I recently had a conversation with a manager of a credit union with a reward checking account. Like many institutions with reward checking accounts, they have found it necessary to cut rates. The manager provided many insights into their decision about cutting rates, and I asked him if I could share his insights to my readers. He agreed, but he preferred that I not disclose his name or institution name. Since his insights are still useful even without specifics, I decided to post the general aspects of our conversation. They should give us a better understanding of how institutions view reward checking accounts and how they make decisions about future rates and balance caps.
The first thing I asked is why cut now. It has been over four years since the Fed first cut the Fed funds rate to near zero. Why didn’t your rates bottom out a year or two ago? It appears the rate decisions don’t happen overnight, at least for this institution. They had considered the decision to cut the reward checking rate many months ago. Earnings had been strong enough to allow them to push off the cut, but that wasn’t the only consideration. He described four reasons that caused them to cut their reward checking rate:
First, their deposit growth has been very strong, and their loan growth hasn’t kept up. We have seen this issue hit the entire banking industry as banks have released their quarterly reports. Banks and credit unions have more deposits than they can use. If they can’t make loans, they have to invest the deposits into things like Treasury notes which have very low yields.
Second, they are focused on their local competitors. They view their reward checking account as still being very competitive in their region even after the rate cut.
Third, the credit union has lost revenue due to the Durbin Amendment even though its assets are under $10 billion (only four credit unions have assets greater than $10 billion). The Durbin Amendment is a provision in the 2010 financial reform law that gave the Federal Reserve the power to cap debit card interchange fees and increase competition in payment processing. The interchange fee cap only applies to banks and credit unions with over $10 billion in assets. However, other parts of the provision which cover things like payment processing apply to all institutions, and it appears these are driving down the interchange revenue for even the small institutions.
Finally, many of the free services that customers expect with checking accounts (online/mobile banking, online bill payment, phone teller, etc.) have rising costs. This drives the institution to lower rates to offset the higher costs.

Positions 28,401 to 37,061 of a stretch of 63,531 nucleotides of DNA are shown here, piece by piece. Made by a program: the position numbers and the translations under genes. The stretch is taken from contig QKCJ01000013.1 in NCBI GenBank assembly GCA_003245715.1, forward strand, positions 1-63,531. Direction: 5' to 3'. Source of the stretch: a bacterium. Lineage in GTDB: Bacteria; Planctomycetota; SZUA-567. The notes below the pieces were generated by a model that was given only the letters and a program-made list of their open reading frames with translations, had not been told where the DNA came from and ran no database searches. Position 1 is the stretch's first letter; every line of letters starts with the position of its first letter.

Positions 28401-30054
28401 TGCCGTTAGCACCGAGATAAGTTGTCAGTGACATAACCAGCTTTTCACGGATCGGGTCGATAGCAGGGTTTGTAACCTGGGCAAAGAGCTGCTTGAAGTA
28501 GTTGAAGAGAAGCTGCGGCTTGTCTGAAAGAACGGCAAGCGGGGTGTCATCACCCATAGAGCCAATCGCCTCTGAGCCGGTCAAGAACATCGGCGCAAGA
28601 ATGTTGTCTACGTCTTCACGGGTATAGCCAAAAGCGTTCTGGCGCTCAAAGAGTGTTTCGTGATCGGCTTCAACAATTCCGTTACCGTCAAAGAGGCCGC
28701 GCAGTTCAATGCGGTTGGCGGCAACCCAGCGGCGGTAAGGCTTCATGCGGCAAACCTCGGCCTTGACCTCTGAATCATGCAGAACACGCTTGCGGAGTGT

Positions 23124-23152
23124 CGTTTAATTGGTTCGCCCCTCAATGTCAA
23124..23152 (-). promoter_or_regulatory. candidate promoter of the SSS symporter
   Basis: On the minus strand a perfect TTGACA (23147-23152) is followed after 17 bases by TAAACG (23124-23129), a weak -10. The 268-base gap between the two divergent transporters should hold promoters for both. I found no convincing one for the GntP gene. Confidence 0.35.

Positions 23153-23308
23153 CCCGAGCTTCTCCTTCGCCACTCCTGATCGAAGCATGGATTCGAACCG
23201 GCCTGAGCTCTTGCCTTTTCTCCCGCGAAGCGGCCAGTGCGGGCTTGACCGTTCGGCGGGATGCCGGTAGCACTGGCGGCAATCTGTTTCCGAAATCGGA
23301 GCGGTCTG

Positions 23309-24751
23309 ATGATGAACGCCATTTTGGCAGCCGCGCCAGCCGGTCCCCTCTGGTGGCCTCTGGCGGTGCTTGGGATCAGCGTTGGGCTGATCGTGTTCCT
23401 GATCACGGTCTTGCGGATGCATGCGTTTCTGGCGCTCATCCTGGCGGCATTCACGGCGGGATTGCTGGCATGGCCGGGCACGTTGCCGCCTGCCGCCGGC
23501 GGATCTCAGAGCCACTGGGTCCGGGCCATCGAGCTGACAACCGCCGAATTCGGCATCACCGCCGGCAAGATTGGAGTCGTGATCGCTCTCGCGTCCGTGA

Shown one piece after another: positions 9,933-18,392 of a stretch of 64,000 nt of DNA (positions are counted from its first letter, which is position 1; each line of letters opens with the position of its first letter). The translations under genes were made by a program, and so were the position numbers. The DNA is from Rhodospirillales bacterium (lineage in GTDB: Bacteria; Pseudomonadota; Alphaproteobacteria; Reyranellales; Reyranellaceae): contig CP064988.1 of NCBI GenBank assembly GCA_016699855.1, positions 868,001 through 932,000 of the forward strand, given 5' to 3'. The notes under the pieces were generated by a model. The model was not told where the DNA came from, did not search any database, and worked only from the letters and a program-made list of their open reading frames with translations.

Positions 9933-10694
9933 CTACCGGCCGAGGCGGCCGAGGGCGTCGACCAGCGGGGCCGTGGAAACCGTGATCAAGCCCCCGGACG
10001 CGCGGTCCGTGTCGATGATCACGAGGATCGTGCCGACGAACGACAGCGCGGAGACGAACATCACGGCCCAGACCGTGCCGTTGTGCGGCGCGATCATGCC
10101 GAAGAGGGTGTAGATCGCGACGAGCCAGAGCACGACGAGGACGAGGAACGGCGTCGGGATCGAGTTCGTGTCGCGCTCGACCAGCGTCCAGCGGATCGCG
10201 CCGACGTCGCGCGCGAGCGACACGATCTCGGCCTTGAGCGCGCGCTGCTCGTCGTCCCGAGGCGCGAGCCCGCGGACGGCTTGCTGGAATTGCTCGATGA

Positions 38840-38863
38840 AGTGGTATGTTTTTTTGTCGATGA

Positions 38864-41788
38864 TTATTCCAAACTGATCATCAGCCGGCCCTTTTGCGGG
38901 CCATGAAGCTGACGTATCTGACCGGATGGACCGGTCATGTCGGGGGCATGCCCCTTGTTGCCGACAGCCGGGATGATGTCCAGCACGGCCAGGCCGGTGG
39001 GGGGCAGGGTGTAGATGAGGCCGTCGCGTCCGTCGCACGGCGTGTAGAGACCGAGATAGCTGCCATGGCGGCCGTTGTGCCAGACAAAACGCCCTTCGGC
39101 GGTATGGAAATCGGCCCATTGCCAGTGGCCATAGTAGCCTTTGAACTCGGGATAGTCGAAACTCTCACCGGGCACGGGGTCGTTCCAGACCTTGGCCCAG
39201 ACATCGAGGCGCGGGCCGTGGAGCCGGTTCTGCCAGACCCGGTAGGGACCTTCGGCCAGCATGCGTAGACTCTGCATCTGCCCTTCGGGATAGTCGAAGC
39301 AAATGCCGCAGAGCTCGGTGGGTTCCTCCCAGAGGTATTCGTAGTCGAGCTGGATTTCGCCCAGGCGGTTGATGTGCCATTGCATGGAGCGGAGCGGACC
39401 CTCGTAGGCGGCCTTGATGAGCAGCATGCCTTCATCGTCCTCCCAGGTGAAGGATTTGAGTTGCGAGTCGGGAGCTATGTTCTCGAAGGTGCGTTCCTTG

The credit union manager wasn’t too optimistic about the future of free and reward checking. One thing that may add more pressure is more limits on overdrafts. When the Federal Reserve released new rules on overdrafts in 2009, banks and credit unions lost a significant amount of fee revenue. The new rules may have helped the careless who often have overspent with their debit cards, but they have cost the careful savers who have never overdraft since banks and credit unions had to offset the reduced overdraft fee revenue with lower deposit rates or new monthly service charges.
New limits on overdrafts aren’t a certainty, but according to my credit union contact, the Consumer Financial Protection Bureau (CFPB) is floating around a proposal that will limit the amount that a bank can charge for an overdraft or limit the number of overdrafts allowed in a day or month. That could drastically reduce the income to all banks and credit unions.
Reward checking accounts have been offering a good alternative to internet savings accounts for the last five years. They have allowed savers to earn more interest without giving up liquidity. However, they are definitely not as good of a deal as they used to be. At least we’re not locked into reward checking accounts. If rates and balance caps fall and the accounts are no longer worthwhile, savers can easily move their money into internet savings accounts or in CDs.
Searching for Reward Checking Accounts
To find reward checking accounts available in your state, please refer to our reward checking table. You can also use the table to find reward checking accounts available nationwide. Refer to this post to learn how to use the table.
To learn more about reward checking accounts, please refer to my post 10 Common Traits of High-Yield Reward Checking Accounts.